Elements of a negligence claim
To succeed in an action for negligence at common law a claimant has to establish that:
- The defendant owed a duty to the claimant.
- The defendant breached the duty owed to the claimant.
- The defendant’s breach of duty caused the claimant to suffer recoverable loss.
Is there a duty of care?
The circumstances in which a duty of care at common law is owed are many and varied. Tests are whether:
- the damage which occurs is foreseeable;
- there is a sufficiently proximate relationship between the parties; and
- it is fair, just and reasonable in all the circumstances to impose a duty of care.
Has there been a breach of duty?
A person who owes a duty to take care at common law will breach that duty if they fail to exercise reasonable care. The standard of care is that of the hypothetical “reasonable man”:
“The person concerned is sometimes described as ‘the man in the street,‘ or ‘the man in the Clapham omnibus,‘ … Such a man taking a ticket to see a cricket match at Lord’s would know quite well that he was not going to be encased in a steel frame which would protect him from the one in a million chance of a cricket ball dropping on his head.” Hall v Brooklands Racing club 1933
The standard of care is purely objective and is not adjusted to take account of the personal characteristics of the defendant.
There are no degrees of negligence. Either reasonable care has been taken or it has not. All a claimant has to prove on the balance of probabilities is that the defendant has not taken reasonable care.
However, the gravity of the consequences of an injury is relevant to the degree of care required. The House of Lords held in one case that the fact a man had only one eye was relevant to the degree of care his employer should have taken to protect his only other eye.
The likelihood of harm is also central to the lengths to which a person should go to prevent harm occurring. In one case the likelihood that a cricket ball would be hit out of the ground and strike a passer-by on the head was relevant to the height to which a cricket club should have constructed a boundary fence.
Has the breach caused the loss?
For a claim to succeed, the claimant must show that the defendant’s negligence caused the claimant to suffer loss.
Causation can be divided into two categories:
- Factual causation.
- Legal causation.
A claimant must show both. Neither of them on their own will be sufficient to establish liability.
A claimant must prove that, but for the defendant’s carelessness, the claimant would not have suffered any loss.
The claimant’s claim will fail if either:
- The claimant would have suffered the same loss even in the absence of the defendant’s negligence.
- The true cause of the claimant’s loss was something other than the defendant’s carelessness.
Where a claimant’s loss was caused by a combination of events and the defendant’s negligence was responsible for only one of those events, the court must decide whether one of the events for which the defendant’s carelessness was not responsible broke the chain of causation between the defendant’s fault and the loss.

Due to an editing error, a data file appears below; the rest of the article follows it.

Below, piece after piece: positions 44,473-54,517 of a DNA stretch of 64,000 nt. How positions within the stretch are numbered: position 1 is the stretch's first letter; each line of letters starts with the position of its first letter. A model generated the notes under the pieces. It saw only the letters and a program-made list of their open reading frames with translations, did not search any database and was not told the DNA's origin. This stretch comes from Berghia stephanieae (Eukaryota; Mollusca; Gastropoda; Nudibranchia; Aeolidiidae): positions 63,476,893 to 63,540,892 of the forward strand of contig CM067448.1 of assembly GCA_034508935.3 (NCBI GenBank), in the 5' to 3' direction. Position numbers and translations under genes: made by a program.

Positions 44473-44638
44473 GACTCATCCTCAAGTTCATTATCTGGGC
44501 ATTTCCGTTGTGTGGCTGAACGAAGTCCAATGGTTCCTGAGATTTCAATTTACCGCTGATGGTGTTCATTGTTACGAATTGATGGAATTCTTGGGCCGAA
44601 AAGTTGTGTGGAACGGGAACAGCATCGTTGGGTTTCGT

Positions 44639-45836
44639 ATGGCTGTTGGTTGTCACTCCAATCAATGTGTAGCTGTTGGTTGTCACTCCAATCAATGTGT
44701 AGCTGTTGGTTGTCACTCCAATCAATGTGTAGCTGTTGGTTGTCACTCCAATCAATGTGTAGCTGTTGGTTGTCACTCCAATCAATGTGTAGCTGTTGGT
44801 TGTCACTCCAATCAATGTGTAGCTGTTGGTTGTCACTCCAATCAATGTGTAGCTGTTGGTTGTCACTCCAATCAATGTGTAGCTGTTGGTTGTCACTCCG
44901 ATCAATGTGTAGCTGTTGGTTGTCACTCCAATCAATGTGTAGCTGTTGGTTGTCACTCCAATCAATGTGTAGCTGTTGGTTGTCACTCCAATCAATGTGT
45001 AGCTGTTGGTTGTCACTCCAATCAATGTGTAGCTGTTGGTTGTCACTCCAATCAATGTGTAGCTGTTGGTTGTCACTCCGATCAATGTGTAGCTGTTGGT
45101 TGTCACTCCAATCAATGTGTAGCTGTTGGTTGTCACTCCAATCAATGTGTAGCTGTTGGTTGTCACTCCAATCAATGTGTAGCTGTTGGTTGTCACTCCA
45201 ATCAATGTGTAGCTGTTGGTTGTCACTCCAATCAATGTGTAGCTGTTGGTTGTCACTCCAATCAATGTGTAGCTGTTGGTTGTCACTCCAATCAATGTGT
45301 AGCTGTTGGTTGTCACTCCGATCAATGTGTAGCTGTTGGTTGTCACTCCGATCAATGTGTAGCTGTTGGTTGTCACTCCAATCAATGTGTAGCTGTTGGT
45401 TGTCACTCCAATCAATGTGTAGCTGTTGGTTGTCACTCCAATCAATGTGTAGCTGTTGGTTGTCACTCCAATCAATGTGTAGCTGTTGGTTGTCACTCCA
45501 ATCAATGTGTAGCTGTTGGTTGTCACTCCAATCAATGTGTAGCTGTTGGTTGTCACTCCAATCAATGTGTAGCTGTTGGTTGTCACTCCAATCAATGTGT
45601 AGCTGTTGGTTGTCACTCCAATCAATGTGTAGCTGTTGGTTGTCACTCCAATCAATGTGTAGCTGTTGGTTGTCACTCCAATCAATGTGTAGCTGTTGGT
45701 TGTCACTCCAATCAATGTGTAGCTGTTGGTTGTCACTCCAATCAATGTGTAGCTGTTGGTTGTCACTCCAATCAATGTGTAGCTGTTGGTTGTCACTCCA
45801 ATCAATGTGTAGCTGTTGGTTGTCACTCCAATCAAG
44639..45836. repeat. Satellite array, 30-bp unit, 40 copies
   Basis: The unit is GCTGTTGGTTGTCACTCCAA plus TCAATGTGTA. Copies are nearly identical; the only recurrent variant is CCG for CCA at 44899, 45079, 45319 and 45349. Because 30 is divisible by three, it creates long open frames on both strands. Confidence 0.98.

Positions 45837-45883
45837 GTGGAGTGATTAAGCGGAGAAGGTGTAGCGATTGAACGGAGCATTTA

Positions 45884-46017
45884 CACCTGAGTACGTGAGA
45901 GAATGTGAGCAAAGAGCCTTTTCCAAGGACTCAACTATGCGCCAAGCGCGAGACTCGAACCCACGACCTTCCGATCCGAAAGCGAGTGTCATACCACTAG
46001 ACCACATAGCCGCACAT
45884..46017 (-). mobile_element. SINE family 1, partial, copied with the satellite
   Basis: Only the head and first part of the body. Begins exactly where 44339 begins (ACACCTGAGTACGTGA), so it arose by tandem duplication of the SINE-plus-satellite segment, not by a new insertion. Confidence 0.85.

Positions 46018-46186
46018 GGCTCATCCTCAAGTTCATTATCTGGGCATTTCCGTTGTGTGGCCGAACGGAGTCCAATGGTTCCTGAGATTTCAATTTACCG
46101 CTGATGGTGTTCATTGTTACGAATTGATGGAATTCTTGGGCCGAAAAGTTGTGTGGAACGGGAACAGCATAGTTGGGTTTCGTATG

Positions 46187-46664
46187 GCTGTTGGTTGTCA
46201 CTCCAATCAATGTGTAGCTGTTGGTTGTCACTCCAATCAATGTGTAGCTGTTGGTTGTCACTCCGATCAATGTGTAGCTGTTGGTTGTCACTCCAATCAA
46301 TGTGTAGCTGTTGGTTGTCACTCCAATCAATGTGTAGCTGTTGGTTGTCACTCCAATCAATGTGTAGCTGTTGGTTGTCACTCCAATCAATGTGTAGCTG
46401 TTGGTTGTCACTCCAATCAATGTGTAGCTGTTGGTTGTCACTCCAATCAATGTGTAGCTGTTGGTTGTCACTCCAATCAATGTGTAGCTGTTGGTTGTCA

A break in the chain of causation will be established where there was a new and independent cause of the loss.
The chain of causation can be broken by an event caused by the claimant or some other third party.
It is not generally sufficient for a claimant to merely prove that a defendant increased the risk that the claimant would sustain the loss they have in fact suffered.
Scope of duty
A claimant must establish that the defendant’s negligence was legally the cause of the claimant’s loss. It is necessary but not sufficient to prove that, but for the defendant’s carelessness, the loss would not have been sustained.
Pure economic loss
There is a general rule that a negligent defendant is not liable for purely economic loss suffered by a claimant.
Another aspect of legal causation is that the claimant’s loss must have been a foreseeable consequence of the defendant’s breach of duty.
Basis of awarding damages in negligence claims
A claimant is entitled to an award of damages to put them in the position in which they would have been had the defendant discharged his duty. A claimant must prove, on the balance of probabilities, what he would have done had it not been for the defendant’s breach of duty.
However, where the claimant’s position depends on the hypothetical action of a third party, the claimant can obtain damages based on the lost chance that a third party would have acted differently and placed the claimant in a better position, provided the claimant can persuade a court that there was a substantial chance that he would have been in a better position but for the defendant’s breach of duty. In that scenario, the court will evaluate the loss the claimant has suffered on the basis that the third party would have acted in the manner for which the claimant contends, and then discount the claimant’s damages to reflect the chance that the third party would not have acted in that way.
Mitigation of loss
The victim of negligence who claims damages as a result of that breach of duty is under an obligation to take reasonable steps to mitigate the loss he has suffered. To the extent that a loss has been mitigated or should reasonably have been mitigated, it will not be recoverable.
However, costs reasonably incurred in attempting to mitigate losses (whether those attempts are successful or not) will be recoverable.